Despite these additional steps, the RIPE NCC does not expect an overall increase of workload if this policy gets accepted as it is expected that the total amount of resource requests will likely go down once LIRs cannot be certain when they will receive an IPv4 allocation from the waiting list. insert: </p>

insert: <p>

The RIPE NCC also expects interest in IPv6 and concerns regarding IPv4 scarcity from policy makers, press and RIPE NCC membership to surge in the wake of the announced changes. The RIPE NCC will take extra communication, outreach and training activities to satisfy this increased interest. insert: </p>

insert: <p>

  insert: </p>

insert: <h3>

D. Implementation insert: </h3>

insert: <p>

With the information currently available, it is expected that implementation of the proposal would take around one to two months in terms of the software development to facilitate the policy changes in internal RIPE NCC systems. It should be noted that this estimation only includes the implementation of the actual specifications defined by this policy change. Preparations for the upcoming exhaustion that are independent of this policy change are not included. insert: <br />
Internal and external processes and documentation would also need to be updated. insert: </p>

How to read this draft document:

This document relates to the policy proposal 2019-02, “ Reducing IPv4 Allocations to a /24 Waiting List Implementation ”. If approved, it will modify ripe-708, “ IPv4 Address Allocation and Assignment Policies for the RIPE NCC Service Region ”.

To show you how the new document would be different to the old one, we have highlighted any new text or changes to the existing text.

We indicate changes to existing text in the document like this:

ORIGINAL TEXT NEW TEXT

The text from the current policy document that will be replaced is displayed here.

The proposed text change will be displayed here.  

 

Abstract

This document describes the RIPE community's current IPv4 address allocation and assignment policies. They were developed through a bottom-up, consensus driven, open policy development process in the RIPE Address Policy Working Group (AP WG). The RIPE Network Coordination Centre (RIPE NCC) facilitates and supports this process. These policies apply to the RIPE NCC and the Local Internet Registries (LIRs) within the RIPE NCC service region.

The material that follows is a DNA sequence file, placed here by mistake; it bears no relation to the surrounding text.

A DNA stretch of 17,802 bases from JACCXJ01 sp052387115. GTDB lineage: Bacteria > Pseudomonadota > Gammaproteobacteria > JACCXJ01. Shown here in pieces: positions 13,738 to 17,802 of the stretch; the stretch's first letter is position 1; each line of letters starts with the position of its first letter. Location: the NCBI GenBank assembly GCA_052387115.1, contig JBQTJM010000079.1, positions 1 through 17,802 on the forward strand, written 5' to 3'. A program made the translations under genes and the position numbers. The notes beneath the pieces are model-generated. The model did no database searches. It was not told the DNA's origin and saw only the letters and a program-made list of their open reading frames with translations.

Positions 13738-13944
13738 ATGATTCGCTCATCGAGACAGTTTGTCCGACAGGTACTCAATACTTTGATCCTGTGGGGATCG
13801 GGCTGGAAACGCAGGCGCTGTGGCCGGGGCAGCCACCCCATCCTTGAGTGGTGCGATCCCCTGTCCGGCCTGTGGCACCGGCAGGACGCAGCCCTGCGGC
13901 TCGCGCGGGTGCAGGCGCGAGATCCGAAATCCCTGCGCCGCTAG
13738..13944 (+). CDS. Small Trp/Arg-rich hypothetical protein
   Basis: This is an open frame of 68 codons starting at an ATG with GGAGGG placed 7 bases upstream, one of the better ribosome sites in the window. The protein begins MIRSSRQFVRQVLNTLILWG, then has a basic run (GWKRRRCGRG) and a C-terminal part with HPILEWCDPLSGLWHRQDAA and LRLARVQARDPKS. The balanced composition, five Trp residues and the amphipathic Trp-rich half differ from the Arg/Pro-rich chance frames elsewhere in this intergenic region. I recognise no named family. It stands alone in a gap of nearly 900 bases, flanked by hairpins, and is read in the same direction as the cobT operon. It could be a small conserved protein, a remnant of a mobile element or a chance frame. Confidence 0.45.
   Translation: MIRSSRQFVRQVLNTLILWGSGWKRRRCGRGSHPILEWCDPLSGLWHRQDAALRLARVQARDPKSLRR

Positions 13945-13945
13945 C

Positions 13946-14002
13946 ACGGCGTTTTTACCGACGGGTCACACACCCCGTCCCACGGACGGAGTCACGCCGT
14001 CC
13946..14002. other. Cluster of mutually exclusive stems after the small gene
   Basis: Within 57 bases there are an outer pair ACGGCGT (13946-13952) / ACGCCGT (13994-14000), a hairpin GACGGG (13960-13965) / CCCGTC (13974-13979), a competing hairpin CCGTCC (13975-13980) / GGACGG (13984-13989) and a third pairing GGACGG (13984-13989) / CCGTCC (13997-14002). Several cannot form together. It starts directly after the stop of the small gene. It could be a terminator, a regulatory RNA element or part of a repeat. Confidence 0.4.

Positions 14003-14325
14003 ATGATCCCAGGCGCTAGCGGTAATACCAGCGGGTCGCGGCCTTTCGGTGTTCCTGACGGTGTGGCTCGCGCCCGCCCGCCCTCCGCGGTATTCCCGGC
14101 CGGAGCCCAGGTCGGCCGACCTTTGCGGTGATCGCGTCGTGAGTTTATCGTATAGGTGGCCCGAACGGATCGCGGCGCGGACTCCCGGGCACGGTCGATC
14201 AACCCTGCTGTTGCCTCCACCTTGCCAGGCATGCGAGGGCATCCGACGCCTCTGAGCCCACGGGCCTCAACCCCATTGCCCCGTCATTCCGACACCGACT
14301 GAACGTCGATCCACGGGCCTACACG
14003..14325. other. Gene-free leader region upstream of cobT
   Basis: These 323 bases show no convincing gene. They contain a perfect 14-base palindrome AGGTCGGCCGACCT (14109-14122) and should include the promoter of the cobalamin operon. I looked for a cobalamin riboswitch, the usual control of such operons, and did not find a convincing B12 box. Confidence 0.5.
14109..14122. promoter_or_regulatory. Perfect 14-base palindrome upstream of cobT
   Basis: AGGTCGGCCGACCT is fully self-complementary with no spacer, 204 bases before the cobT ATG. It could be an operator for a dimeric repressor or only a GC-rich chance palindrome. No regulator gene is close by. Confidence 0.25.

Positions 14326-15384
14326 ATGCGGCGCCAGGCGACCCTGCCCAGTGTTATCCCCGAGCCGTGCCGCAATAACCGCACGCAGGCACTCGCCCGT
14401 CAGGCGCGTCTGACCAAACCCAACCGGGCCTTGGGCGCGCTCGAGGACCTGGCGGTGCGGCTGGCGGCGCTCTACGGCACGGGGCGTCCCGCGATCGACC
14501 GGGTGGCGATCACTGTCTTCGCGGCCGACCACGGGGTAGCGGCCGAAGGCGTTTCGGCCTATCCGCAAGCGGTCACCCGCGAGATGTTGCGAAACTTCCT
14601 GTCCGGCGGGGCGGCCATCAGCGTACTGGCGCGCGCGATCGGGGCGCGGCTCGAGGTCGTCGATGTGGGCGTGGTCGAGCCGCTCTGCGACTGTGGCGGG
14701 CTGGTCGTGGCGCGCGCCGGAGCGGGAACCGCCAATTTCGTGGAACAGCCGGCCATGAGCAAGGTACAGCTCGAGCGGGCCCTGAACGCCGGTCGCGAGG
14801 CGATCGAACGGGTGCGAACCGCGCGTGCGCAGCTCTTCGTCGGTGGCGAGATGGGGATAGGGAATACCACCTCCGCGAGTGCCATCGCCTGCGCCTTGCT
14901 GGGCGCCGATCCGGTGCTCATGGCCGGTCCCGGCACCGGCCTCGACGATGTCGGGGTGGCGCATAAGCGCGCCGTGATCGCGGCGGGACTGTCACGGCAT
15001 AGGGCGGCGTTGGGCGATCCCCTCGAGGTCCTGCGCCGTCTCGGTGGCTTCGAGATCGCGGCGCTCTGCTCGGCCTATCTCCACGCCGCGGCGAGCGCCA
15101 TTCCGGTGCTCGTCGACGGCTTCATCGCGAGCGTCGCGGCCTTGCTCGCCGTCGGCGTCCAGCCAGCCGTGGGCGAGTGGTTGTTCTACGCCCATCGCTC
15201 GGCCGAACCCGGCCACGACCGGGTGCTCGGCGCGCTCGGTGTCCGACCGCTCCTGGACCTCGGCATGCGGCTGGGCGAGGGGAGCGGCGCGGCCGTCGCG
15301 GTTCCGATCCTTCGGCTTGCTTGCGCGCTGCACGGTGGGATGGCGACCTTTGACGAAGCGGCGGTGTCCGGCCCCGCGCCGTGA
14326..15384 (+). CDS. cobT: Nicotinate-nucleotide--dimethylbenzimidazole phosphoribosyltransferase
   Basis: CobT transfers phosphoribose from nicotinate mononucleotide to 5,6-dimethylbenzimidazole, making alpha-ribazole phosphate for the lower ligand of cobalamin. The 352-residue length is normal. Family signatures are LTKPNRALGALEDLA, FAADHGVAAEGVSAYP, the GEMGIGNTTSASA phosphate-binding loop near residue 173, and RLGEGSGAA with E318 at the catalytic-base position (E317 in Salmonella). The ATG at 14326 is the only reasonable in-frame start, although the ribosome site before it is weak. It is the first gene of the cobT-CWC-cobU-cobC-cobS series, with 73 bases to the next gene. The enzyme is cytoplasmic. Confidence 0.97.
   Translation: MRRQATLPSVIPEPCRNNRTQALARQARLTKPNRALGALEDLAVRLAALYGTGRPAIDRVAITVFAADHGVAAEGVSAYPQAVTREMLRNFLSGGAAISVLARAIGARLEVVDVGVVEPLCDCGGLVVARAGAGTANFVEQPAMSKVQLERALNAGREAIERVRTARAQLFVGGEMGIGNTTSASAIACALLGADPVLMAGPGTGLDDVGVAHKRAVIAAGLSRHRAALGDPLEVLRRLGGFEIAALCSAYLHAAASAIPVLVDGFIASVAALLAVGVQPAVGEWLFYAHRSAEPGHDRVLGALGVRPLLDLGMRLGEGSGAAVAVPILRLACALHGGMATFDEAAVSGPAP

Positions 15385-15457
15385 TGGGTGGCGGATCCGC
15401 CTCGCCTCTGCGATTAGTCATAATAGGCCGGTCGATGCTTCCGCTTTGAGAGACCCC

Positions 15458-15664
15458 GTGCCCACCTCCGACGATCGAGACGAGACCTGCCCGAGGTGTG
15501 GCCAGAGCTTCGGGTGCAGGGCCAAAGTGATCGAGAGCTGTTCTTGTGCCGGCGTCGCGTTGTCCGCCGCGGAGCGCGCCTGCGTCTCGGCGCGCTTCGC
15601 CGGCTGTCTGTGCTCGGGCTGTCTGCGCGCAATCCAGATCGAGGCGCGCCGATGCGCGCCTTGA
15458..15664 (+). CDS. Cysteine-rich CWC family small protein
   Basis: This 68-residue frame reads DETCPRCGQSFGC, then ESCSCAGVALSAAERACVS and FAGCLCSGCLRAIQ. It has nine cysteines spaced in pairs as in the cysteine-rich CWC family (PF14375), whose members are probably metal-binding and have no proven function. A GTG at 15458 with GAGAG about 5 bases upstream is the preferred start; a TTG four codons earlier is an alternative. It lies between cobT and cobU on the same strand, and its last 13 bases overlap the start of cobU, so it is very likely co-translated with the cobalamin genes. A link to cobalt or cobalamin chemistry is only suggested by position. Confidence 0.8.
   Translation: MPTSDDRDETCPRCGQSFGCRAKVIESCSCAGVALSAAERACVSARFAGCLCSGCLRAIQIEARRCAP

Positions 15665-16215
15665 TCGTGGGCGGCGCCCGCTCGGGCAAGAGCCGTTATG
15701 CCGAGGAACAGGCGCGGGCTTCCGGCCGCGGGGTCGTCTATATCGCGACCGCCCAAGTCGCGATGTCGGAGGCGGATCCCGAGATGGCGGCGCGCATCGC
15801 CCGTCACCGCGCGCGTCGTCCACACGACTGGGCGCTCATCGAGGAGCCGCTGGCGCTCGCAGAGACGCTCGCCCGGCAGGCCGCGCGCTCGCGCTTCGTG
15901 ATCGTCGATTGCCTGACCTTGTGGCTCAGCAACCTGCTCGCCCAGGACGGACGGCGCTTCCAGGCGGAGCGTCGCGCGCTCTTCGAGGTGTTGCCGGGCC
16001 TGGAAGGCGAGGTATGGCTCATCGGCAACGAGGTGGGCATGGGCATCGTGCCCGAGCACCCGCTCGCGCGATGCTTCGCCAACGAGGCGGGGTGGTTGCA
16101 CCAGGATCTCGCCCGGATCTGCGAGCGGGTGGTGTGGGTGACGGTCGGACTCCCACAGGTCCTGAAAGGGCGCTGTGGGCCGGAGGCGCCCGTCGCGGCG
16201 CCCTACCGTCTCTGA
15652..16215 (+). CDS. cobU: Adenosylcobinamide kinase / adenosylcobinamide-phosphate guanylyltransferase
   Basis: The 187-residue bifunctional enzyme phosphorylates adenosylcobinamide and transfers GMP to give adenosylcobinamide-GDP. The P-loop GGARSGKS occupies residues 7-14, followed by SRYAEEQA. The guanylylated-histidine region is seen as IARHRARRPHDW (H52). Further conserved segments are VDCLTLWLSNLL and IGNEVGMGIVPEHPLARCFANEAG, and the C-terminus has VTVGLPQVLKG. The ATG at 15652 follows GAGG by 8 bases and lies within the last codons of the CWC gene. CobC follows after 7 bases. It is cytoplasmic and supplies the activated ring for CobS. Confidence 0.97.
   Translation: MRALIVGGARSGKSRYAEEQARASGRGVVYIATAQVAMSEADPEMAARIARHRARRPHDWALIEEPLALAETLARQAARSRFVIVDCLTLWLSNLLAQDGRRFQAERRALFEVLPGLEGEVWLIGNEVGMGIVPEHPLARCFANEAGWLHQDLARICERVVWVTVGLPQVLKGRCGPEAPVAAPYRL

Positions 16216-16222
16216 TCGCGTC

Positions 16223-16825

Information on the Address Policy WG is available at:

http://www.ripe.net/ripe/groups/wg/ap

Contents

1.0  Introduction

1.1  Scope

2.0  IPv4 Address Space

3.0  Goals of the Internet Registry System

3.1  Confidentiality

3.2  Language

4.0  Registration Requirements

5.0  Policies and Guidelines for Allocations

5.1  Allocations made by the RIPE NCC to LIRs

5.2  Unforeseen circumstances

5.3  Address Recycling

5.4  Sub-allocations

5.5  Transfers of Allocations

6.0  Policies and Guidelines for Assignments

6.1  Assignments to Internet Exchange Points

6.2  Network Infrastructure and End User Networks

6.3  Validity of an Assignment

6.4  Transfers of PI space

7.0  Types of Address Space

8.0  LIR Audit

9.0  Closing an LIR by the RIPE NCC

1.0 Introduction

The RIPE NCC is an independent association and serves as one of five Regional Internet Registries (RIRs). Its service region incorporates Europe, the Middle East, and Central Asia. The RIPE NCC is responsible for the allocation and assignment of Internet Protocol (IP) address space, Autonomous System Numbers (ASNs) and the management of reverse domain names within this region. The distribution of IP space follows the hierarchical scheme described in the document " Internet Registry System ".

1.1 Scope

This document describes the policies for the responsible management of globally unique IPv4 Internet address space in the RIPE NCC service region. The policies documented here apply to all IPv4 address space allocated and assigned by the RIPE NCC. These policies must be implemented by all RIPE NCC member LIRs.

This document does not describe policies related to AS Numbers, IPv6, Multicast, or private address space. Nor does it describe address distribution policies used by other RIRs. The RIPE community's policies for ASN assignment and IPv6 are published in the RIPE Document Store at: 
http://www.ripe.net/ripe/docs/policy

2.0 IPv4 Address Space

For the purposes of this document, IP addresses are 32-bit binary numbers used as addresses in the IPv4 protocol. There are three main types of IPv4 addresses:

  1. Public IP addresses are distributed to be globally unique according to the goals described in Section 3 of this document. The two types of IPv4 address described in this documents are Provider Aggregatable (PA) and Provider Independent (PI).

  2. Some address ranges are set aside for the operation of private IP networks. Anyone may use these addresses in their private networks without registration or co-ordination. Hosts using these addresses cannot directly be reached from the Internet. Such connectivity is enabled by using the technique known as Network Address Translation (NAT). Private addresses restrict a network so that its hosts only have partial Internet connectivity. Where full Internet connectivity is needed, unique, public addresses should be used.